Deeds not words

625bAt the church of St Mary the Virgin in Morpeth, Northumberland, there is a grave I wanted to see so on day 2 of our sojourn there, Man and I trundled up the church path to find it.

The day of our visit was about three weeks after the 100th anniversary of the death of the grave’s incumbent and the evidence of the memorials left to her were still on the grave.

Emily Wilding Davison was a suffragette and a militant one at that. She was arrested a number of times, force fed on numerous occasions and once physically attacked a man she believed to be David Lloyd George – he wasn’t.

She took the Suffragettes’ motto ‘Deeds not Words’ to the limit and, acting on her own initiative, was not averse to the odd spot of violence or arson if it got the message across.

On the night of the 1911 census, she hid herself in a cupboard in St Mary’s Undercroft at the Palace of Westminster so she could legitimately give her address for the census as the Houses of Parliament.

She was a woman with a cause.

But she is most famous for the way in which she died.

622bOn June 4 1913 she threw herself in front of Anmer, King George V’s horse, at the Derby at Epsom. She was trampled by the horse and died of her injuries four days later. Some believe she was trying to commit suicide, others that she was trying to pin a suffragette banner on the bridle of the horse so when Anmer crossed the line he would be flying the colours.

Either way, she died for a cause she believed passionately in and, whether you agree with her methods or not, she had a hand in gaining women’s suffrage in Britain.

I don’t believe in Women’s Rights per say. I believe everyone has rights and everyone should be treated fairly and with equal respect and, because of this, the suffragettes were among my first heroes when I was a kid.

620bEmily’s funeral was held in London and her body then carried by train to her family home in Morpeth where she is buried in the family grave.

619bWhen we visited, the grave, as I said, still had tributes to her from the centenary anniversary. There were ribbons of purple, silver and green and cartoons and facsimiles of suffragette literature.

619bWe met a sweet old lady on the way in to the churchyard. She was obviously an ardent fan. She told us how packed the church had been for the memorial service and how she’d had to stand outside while the service was relayed on an amplifier to the gathered throng outside.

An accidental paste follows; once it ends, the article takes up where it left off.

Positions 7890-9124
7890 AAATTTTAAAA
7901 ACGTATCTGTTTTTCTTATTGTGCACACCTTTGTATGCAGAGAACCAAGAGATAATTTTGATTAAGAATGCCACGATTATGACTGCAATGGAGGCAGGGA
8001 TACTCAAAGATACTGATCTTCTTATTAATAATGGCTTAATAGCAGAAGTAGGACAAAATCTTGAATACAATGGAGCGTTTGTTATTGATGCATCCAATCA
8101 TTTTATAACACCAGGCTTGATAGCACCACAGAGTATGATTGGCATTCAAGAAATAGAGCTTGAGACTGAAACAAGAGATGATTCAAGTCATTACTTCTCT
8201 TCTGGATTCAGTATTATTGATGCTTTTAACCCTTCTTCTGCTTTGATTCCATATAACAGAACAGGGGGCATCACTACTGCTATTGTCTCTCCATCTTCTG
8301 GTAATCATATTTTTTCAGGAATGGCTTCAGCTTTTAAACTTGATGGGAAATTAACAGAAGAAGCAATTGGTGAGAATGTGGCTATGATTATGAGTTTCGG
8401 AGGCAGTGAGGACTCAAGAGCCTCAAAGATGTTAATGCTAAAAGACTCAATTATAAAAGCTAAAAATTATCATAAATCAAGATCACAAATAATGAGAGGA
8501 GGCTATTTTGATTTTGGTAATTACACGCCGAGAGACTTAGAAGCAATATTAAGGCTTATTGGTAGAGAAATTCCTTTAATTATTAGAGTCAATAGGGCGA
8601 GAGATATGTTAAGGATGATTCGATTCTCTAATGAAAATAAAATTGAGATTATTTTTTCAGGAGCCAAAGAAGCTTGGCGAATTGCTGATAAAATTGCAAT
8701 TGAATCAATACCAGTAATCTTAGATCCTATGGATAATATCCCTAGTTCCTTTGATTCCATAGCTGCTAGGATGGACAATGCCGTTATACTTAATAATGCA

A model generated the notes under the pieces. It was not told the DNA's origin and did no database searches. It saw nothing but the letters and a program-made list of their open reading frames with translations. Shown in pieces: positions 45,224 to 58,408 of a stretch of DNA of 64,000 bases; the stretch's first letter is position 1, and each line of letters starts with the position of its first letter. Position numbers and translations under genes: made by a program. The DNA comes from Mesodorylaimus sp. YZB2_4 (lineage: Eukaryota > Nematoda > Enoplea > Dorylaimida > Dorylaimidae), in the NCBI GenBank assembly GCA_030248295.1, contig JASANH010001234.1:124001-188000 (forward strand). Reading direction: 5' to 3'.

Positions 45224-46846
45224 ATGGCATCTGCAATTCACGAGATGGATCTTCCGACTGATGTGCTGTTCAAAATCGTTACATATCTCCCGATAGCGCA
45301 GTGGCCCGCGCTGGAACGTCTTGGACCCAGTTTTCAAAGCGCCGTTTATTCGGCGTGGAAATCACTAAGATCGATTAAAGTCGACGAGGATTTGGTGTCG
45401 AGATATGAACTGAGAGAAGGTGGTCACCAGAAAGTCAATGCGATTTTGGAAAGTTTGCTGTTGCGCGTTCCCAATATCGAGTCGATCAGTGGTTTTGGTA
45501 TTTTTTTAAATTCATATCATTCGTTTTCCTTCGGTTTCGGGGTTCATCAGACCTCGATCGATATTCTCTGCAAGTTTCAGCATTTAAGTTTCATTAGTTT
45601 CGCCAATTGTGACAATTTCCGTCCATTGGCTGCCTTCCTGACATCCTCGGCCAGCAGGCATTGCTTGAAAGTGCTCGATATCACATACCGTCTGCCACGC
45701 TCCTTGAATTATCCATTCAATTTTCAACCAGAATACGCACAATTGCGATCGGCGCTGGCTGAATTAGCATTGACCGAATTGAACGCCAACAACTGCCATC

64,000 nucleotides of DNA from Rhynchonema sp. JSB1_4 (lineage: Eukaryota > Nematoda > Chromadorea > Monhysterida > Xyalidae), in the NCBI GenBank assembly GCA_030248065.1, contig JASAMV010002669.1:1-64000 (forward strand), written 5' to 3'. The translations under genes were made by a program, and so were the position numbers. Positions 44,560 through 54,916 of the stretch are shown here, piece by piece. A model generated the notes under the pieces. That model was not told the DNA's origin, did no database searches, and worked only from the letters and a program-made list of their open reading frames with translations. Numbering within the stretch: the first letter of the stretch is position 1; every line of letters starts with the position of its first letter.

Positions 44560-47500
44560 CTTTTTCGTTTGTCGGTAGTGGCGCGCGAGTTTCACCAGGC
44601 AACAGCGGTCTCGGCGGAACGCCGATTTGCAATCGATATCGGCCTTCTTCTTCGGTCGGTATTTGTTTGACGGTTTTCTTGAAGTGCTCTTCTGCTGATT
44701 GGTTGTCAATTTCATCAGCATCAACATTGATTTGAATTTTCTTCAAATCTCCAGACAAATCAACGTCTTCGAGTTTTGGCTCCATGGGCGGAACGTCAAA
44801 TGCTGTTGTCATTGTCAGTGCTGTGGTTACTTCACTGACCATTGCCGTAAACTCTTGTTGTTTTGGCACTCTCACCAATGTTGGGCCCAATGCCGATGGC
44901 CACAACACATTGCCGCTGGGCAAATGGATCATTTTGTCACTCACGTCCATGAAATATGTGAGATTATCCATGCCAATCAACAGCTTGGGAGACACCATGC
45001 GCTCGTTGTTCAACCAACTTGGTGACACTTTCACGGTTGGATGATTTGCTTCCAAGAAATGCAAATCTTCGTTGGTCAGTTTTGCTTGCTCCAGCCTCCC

“Even the vicar conducting the service was a woman,” she announced proudly before turning to Man and proclaiming “It was a bad day for your lot”.

That made me laugh.

For me women’s rights, gay rights, religious rights, whatever rights are never about the them and us, it’s always just about equality and unity. Others feel differently, I know.

There was a fading card stuck to the side of Emily Wilding Davison’s grave. It said simply “Emily, thank you.”

623b

 

 

 

 

 

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4 comments
  1. Wonderful post….you have just revived a memory of my grandmother, she died about 5 years ago aged 99 nearer to a hundred, didn’t quite make it….but she use to tell me stories of the suffragettes when I was little and how one of them had thrown herself under the Kings horse. She also installed in me my love of history, she was always reading books on anything historical …so thank you for bringing back a lovely memory :)

    • Thank you :) they were an incredible bunch of women

  2. This was a very moving post Dory… I agree with youa bout equal right for all. and there’s also something so moving and very powerful about someone who could go to the lengths that Emily did for what she believed in. The memorials and the card made me feel quite tearful….

    • Thank you Valerie, the grave moved me too … especially that simple card

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